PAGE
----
boss will advance the story of the game.
The origins of the survival horror game can be traced back to earlier
horror fiction. Archetypes have been linked to the books of H. P.
Lovecraft, which include investigative narratives, or journeys through
the depths. Comparisons have been made between Lovecraft's Great Old
Ones and the boss encounters seen in many survival horror games.
Themes of survival have also been traced to the slasher film subgenre,
where the protagonist endures a confrontation with the ultimate
antagonist. Another major influence on the genre is Japanese
horror, including classical
Noh theatre, the books of Edogawa
Rampo, and Japanese cinema. The survival horror genre largely
draws from both Western (mainly American) and Asian (mainly Japanese)
traditions, with the Western approach to horror generally
favouring action-oriented visceral horror while the Japanese approach
tends to favour psychological horror.
Nostromo was a survival horror game developed by Akira Takiguchi, a
Tokyo University student and
Taito contractor, for the PET 2001. It
was ported to the
PC-6001 by Masakuni Mitsuhashi (also known as Hiromi
Ohba, later joined Game Arts), and published by ASCII in 1981,
exclusively for Japan. Inspired by the 1980 stealth game Manibiki
Shoujo and the 1979 sci-fi horror film Alien, the gameplay of Nostromo
involved a player attempting to escape a spaceship while avoiding the
sight of an invisible alien, which only becomes visible when appearing
in front of the player. The gameplay also involved limited resources,
where the player needs to collect certain items in order to escape the
ship, and if certain required items are not available in the
warehouse, the player is unable to escape and eventually has no choice
but be killed getting caught by the alien.
Another early example is the 1982
Atari 2600 game Haunted House.
Gameplay is typical of future survival horror titles, as it emphasizes
puzzle-solving and evasive action, rather than violence. The game
uses monsters commonly featured in horror fiction, such as bats and
ghosts, each of which has unique behaviors. Gameplay also incorporates
item collection and inventory management, along with areas that are
inaccessible until the appropriate item is found. Because it has
several features that have been seen in later survival horror games,
some reviewers have retroactively classified this game as the first in
Malcolm Evans' 3D
Monster Maze, released for the
Sinclair ZX81 in
1982, is a first-person game without a weapon; the player cannot
fight the enemy, a Tyrannosaurus Rex, so must escape by finding the
exit before the monster finds him. The game states its distance and
awareness of the player, further raising tension. Edge stated it was
about "fear, panic, terror and facing an implacable, relentless foe
who’s going to get you in the end" and considers it "the original
survival horror game".
Retro Gamer stated, "
Survival horror may
have been a phrase first coined by Resident Evil, but it could’ve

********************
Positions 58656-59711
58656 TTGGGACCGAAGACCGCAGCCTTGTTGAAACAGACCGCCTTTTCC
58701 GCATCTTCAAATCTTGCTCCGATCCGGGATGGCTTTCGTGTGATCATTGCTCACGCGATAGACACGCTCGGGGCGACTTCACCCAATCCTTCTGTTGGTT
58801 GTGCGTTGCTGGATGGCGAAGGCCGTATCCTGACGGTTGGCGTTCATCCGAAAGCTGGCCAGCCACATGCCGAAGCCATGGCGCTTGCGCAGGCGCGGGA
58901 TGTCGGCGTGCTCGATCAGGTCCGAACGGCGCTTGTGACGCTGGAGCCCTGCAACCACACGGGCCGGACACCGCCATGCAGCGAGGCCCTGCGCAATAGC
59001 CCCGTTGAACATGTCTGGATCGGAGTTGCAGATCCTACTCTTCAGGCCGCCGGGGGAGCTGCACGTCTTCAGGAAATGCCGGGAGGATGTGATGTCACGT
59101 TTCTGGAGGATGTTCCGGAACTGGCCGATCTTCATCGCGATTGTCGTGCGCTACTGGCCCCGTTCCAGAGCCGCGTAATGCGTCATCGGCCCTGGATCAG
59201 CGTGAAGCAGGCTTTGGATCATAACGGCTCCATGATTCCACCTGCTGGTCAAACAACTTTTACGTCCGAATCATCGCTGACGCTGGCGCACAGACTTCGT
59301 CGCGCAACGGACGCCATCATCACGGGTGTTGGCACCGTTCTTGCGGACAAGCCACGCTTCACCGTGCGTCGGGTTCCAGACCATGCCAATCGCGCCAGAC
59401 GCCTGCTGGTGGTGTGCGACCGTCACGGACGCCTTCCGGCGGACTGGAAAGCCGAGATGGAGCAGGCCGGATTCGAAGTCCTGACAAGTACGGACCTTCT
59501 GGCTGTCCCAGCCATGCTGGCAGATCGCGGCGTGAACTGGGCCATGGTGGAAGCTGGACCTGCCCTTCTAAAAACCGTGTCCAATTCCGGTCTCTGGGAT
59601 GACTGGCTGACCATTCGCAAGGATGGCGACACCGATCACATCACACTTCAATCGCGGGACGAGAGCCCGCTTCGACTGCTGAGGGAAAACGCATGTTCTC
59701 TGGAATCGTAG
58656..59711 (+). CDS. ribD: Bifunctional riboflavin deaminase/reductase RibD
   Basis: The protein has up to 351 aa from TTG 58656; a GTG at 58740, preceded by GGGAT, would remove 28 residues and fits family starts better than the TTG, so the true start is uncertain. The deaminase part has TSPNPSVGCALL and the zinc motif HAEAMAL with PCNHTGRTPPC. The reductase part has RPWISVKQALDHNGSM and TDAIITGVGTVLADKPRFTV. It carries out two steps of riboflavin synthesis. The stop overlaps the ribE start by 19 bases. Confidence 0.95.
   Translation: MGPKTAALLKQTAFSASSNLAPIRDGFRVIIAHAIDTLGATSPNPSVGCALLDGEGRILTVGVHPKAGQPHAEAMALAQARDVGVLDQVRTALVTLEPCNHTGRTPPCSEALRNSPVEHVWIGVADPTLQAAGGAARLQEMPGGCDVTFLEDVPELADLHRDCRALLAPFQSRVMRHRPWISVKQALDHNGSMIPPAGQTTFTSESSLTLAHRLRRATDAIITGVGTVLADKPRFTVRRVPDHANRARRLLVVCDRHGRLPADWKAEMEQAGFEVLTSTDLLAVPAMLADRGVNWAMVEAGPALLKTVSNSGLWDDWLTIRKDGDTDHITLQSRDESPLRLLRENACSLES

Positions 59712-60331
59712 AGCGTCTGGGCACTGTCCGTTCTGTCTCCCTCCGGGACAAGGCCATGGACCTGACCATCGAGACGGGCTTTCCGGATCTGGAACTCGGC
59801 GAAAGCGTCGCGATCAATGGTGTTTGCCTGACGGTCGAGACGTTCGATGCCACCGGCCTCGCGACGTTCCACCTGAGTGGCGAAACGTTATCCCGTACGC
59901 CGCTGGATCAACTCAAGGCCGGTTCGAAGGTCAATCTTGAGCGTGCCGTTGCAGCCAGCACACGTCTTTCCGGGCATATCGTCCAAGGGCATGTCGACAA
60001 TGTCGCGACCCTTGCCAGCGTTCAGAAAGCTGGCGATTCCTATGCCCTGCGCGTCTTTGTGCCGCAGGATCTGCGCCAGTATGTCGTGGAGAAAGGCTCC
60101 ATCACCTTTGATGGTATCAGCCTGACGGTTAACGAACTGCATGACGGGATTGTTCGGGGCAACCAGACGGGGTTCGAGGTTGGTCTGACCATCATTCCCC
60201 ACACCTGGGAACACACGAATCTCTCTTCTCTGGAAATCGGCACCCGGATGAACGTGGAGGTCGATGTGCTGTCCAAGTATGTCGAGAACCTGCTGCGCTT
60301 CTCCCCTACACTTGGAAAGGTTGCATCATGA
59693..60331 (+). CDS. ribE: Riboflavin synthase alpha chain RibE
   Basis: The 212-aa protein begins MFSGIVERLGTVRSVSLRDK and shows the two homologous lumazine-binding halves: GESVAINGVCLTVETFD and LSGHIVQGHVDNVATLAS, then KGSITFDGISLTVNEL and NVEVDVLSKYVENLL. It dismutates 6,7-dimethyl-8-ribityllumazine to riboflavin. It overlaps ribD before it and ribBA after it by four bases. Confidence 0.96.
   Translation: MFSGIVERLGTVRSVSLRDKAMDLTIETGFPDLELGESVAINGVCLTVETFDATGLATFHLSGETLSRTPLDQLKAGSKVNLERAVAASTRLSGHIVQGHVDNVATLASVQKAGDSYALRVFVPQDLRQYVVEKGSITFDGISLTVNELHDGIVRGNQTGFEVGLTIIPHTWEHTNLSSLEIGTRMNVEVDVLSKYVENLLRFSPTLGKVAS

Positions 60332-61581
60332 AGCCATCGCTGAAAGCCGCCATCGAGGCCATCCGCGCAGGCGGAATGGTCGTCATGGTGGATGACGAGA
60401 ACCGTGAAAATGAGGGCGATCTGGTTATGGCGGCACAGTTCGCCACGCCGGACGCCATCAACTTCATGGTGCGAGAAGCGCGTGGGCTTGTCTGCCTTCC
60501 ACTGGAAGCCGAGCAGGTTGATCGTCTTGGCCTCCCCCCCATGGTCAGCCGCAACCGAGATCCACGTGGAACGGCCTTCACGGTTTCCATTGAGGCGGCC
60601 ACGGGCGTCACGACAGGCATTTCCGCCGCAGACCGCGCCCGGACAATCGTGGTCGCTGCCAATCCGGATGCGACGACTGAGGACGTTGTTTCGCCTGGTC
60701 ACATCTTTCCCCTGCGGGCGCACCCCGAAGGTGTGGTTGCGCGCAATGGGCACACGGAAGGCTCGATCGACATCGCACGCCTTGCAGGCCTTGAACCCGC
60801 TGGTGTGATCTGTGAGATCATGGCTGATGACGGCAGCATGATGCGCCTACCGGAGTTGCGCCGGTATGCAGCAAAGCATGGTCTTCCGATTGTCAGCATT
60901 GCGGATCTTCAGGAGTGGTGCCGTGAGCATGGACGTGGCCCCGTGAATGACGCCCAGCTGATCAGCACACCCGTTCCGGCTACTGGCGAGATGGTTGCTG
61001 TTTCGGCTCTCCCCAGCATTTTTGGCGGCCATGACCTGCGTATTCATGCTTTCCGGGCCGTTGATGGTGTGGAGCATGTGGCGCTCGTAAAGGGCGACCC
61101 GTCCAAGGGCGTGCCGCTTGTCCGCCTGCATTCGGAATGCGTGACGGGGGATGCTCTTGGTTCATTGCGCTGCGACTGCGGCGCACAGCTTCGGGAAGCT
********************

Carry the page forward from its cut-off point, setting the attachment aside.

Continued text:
easily applied to Malcolm Evans’ massive hit."
1982 saw the release of another early horror game, Bandai's Terror
House, based on traditional Japanese horror, released as a
Bandai LCD Solarpower handheld game. It was a solar-powered game with
two LCD panels on top of each other to enable impressive scene changes
and early pseudo-3D effects. The amount of ambient light the game
received also had an effect on the gaming experience. Another
early example of a horror game released that year was Sega's arcade
Monster Bash, which introduced classic horror-movie monsters,
including the likes of Dracula, the
Frankenstein monster, and
werewolves, helping to lay the foundations for future survival horror
games. Its 1986 remake Ghost House had gameplay specifically
designed around the horror theme, featuring haunted house stages full
of traps and secrets, and enemies that were fast, powerful, and
intimidating, forcing players to learn the intricacies of the house
and rely on their wits. Another game that has been cited as one of
the first horror-themed games is Quicksilva's 1983 maze game Ant
The latter half of the 1980s saw the release of several other
horror-themed games, including Konami's
Castlevania in 1986, and
Kenseiden and Namco's
Splatterhouse in 1988, though despite the
macabre imagery of these games, their gameplay did not diverge much
from other action games at the time.
Splatterhouse in particular
is notable for its large amount of bloodshed and terror, despite being
an arcade beat 'em up with very little emphasis on survival.
Shiryou Sensen: War of the Dead, a 1987 title developed by Fun Factory
and published by
Victor Music Industries
Victor Music Industries for the MSX2, PC-88 and PC
Engine platforms, is considered the first true survival horror
game by Kevin Gifford (of
GamePro and 1UP) and John Szczepaniak
Retro Gamer and The Escapist). Designed by Katsuya Iwamoto,
the game was a horror action RPG revolving around a female
Lila rescuing survivors in an isolated monster-infested town and
bringing them to safety in a church. It has open environments like
Dragon Quest and real-time side-view battles like Zelda II, though War
of the Dead departed from other RPGs with its dark and creepy
atmosphere expressed through the storytelling, graphics, and
music. The player character has limited ammunition, though the
player character can punch or use a knife if out of ammunition. The
game also has a limited item inventory and crates to store items, and